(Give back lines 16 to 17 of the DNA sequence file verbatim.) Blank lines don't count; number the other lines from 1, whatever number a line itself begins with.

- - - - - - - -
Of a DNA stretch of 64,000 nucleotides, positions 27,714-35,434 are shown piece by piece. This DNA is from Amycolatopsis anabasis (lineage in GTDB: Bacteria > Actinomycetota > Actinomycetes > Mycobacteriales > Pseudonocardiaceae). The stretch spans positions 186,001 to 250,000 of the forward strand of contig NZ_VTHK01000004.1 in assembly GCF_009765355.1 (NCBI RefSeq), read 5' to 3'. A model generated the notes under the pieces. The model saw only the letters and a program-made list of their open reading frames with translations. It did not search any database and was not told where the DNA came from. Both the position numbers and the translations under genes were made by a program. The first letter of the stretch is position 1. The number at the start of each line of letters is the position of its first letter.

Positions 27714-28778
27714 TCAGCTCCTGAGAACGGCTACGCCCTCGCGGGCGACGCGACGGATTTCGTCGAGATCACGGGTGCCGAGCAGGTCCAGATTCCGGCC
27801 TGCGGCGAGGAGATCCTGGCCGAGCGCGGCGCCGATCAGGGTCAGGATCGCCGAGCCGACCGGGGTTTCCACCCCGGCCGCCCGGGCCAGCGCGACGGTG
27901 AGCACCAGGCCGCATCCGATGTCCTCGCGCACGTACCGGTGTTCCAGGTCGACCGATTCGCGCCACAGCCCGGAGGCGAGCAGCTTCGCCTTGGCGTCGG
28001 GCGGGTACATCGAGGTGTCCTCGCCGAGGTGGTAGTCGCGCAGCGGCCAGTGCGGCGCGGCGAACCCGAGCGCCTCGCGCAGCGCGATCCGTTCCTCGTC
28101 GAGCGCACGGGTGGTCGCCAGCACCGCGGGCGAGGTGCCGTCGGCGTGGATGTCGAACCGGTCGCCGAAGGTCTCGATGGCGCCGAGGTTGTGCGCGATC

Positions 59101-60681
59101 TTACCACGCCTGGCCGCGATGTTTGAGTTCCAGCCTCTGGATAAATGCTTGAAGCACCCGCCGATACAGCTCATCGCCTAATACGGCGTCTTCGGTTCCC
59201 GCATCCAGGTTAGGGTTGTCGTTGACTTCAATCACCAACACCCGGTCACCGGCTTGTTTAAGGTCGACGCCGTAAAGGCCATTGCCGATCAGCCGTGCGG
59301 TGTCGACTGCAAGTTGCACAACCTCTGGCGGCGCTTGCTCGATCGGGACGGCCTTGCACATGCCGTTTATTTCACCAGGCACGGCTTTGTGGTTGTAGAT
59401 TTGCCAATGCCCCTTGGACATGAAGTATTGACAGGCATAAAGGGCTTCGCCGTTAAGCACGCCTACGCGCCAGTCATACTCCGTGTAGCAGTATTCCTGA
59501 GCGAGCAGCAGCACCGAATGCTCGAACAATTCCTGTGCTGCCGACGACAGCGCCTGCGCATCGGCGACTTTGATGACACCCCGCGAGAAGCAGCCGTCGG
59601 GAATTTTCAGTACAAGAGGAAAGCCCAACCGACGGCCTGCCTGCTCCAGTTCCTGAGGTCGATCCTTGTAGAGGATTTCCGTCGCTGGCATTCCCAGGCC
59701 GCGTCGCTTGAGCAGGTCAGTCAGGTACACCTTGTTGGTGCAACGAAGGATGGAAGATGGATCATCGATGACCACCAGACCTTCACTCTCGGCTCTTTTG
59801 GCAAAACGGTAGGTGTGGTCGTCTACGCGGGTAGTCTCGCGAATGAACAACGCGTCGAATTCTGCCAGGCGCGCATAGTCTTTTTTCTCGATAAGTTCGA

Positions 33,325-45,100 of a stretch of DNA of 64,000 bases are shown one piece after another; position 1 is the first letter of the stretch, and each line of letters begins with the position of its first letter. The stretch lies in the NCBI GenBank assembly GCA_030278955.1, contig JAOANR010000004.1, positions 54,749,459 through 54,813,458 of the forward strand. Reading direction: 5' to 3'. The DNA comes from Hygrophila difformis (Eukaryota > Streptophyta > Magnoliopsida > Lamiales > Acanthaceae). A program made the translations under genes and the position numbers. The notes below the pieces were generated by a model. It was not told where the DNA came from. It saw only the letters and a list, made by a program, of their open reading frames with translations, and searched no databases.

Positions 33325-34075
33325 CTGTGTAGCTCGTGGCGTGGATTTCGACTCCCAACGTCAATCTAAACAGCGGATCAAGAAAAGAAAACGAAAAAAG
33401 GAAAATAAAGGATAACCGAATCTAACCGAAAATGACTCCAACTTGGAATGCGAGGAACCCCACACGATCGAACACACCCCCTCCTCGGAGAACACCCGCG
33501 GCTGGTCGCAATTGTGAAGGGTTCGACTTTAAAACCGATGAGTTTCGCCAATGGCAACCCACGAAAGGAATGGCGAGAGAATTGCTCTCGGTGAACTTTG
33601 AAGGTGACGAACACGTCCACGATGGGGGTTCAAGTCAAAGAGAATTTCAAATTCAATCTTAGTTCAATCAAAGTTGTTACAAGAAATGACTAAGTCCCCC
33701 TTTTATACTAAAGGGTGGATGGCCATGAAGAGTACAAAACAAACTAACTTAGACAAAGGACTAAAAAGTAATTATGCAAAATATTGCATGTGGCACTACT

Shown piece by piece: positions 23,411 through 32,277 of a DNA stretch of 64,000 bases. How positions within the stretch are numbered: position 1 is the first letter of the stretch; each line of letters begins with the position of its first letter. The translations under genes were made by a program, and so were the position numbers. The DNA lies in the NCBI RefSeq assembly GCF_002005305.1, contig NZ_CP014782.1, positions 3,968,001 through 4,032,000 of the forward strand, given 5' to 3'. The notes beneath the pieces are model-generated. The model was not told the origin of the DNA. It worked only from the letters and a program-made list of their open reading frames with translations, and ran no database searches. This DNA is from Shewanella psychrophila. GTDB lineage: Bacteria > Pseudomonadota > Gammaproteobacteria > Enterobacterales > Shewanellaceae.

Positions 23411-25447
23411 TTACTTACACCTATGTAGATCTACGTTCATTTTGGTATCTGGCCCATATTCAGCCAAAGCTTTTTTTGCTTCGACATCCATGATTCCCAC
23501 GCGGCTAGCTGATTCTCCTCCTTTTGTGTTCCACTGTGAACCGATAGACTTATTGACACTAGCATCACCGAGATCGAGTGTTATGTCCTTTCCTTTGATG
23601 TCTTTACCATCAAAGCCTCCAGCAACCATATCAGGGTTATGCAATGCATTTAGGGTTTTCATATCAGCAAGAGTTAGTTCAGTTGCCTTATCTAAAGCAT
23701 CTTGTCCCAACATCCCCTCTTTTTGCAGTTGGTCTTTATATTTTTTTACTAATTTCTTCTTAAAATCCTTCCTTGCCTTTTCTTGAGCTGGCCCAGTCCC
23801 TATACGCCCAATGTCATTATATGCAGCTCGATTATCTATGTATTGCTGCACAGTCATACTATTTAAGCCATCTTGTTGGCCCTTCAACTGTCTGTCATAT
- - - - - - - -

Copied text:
59801 GCAAAACGGTAGGTGTGGTCGTCTACGCGGGTAGTCTCGCGAATGAACAACGCGTCGAATTCTGCCAGGCGCGCATAGTCTTTTTTCTCGATAAGTTCGA

Positions 33,325-45,100 of a stretch of DNA of 64,000 bases are shown one piece after another; position 1 is the first letter of the stretch, and each line of letters begins with the position of its first letter. The stretch lies in the NCBI GenBank assembly GCA_030278955.1, contig JAOANR010000004.1, positions 54,749,459 through 54,813,458 of the forward strand. Reading direction: 5' to 3'. The DNA comes from Hygrophila difformis (Eukaryota > Streptophyta > Magnoliopsida > Lamiales > Acanthaceae). A program made the translations under genes and the position numbers. The notes below the pieces were generated by a model. It was not told where the DNA came from. It saw only the letters and a list, made by a program, of their open reading frames with translations, and searched no databases.